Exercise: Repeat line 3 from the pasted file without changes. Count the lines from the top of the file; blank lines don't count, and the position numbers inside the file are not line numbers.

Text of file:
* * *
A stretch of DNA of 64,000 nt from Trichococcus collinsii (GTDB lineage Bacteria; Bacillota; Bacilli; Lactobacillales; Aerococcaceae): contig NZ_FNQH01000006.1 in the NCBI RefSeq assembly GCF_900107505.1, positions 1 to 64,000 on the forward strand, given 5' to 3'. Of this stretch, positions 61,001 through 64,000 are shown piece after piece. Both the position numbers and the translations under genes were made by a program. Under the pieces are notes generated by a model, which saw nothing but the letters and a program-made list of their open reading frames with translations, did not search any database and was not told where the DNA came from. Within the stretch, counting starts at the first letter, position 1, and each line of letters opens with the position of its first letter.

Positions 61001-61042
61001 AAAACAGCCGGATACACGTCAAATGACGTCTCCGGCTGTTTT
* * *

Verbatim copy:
61001 AAAACAGCCGGATACACGTCAAATGACGTCTCCGGCTGTTTT